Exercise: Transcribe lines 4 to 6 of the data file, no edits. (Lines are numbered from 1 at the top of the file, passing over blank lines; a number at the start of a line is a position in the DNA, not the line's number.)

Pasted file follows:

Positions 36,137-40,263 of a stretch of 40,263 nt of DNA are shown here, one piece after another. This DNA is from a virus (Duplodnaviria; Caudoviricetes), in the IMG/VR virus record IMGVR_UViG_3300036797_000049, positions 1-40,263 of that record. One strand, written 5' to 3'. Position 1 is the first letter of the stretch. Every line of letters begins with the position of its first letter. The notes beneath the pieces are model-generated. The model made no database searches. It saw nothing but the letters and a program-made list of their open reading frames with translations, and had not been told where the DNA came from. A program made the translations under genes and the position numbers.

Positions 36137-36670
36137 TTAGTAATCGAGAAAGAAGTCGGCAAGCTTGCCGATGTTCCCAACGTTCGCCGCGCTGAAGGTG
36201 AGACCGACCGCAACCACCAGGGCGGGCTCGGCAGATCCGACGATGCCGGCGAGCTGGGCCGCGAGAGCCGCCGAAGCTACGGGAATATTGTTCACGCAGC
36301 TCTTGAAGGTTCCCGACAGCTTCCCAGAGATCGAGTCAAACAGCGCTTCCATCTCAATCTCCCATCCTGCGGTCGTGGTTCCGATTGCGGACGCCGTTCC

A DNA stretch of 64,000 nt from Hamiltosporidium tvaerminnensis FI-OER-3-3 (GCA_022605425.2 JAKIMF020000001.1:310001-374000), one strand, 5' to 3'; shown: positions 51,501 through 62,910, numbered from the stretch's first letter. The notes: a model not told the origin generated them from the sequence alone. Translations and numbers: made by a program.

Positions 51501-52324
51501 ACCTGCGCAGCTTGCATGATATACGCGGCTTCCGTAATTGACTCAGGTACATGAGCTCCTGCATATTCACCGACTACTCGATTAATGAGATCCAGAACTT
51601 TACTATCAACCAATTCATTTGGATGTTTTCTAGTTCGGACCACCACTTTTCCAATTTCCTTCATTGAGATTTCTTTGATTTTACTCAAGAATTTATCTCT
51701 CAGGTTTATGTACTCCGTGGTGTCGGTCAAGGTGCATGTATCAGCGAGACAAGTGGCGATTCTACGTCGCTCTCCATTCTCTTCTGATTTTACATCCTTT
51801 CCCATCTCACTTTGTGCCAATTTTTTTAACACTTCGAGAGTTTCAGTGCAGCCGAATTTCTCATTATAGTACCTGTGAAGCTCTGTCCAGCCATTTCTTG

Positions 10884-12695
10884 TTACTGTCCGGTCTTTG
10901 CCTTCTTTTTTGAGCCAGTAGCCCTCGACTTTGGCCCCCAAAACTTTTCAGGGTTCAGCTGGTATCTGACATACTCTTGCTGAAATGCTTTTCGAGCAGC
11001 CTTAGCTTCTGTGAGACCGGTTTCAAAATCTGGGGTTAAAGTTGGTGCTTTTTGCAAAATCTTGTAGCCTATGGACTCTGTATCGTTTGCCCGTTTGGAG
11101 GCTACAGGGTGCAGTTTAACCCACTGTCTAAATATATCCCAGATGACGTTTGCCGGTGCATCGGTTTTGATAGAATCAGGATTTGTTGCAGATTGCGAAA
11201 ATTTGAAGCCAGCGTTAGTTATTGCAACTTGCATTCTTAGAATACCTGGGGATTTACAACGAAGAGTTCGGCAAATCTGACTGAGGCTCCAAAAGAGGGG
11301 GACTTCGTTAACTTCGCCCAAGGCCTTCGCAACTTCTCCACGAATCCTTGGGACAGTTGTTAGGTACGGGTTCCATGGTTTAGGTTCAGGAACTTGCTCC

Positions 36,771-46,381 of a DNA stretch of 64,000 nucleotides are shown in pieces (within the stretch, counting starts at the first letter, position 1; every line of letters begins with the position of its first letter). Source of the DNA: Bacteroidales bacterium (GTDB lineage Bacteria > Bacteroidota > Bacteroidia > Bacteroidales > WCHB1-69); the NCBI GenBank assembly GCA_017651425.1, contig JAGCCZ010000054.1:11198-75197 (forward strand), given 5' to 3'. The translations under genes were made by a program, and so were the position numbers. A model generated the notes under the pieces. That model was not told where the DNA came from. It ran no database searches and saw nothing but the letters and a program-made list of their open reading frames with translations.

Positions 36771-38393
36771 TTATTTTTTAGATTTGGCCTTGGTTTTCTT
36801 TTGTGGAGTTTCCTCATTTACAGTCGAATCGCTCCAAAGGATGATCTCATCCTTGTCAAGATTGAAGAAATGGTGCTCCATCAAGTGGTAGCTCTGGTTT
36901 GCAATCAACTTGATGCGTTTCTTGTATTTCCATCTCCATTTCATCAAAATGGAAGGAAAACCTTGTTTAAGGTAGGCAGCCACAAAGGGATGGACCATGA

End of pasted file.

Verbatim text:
36201 AGACCGACCGCAACCACCAGGGCGGGCTCGGCAGATCCGACGATGCCGGCGAGCTGGGCCGCGAGAGCCGCCGAAGCTACGGGAATATTGTTCACGCAGC
36301 TCTTGAAGGTTCCCGACAGCTTCCCAGAGATCGAGTCAAACAGCGCTTCCATCTCAATCTCCCATCCTGCGGTCGTGGTTCCGATTGCGGACGCCGTTCC

A DNA stretch of 64,000 nt from Hamiltosporidium tvaerminnensis FI-OER-3-3 (GCA_022605425.2 JAKIMF020000001.1:310001-374000), one strand, 5' to 3'; shown: positions 51,501 through 62,910, numbered from the stretch's first letter. The notes: a model not told the origin generated them from the sequence alone. Translations and numbers: made by a program.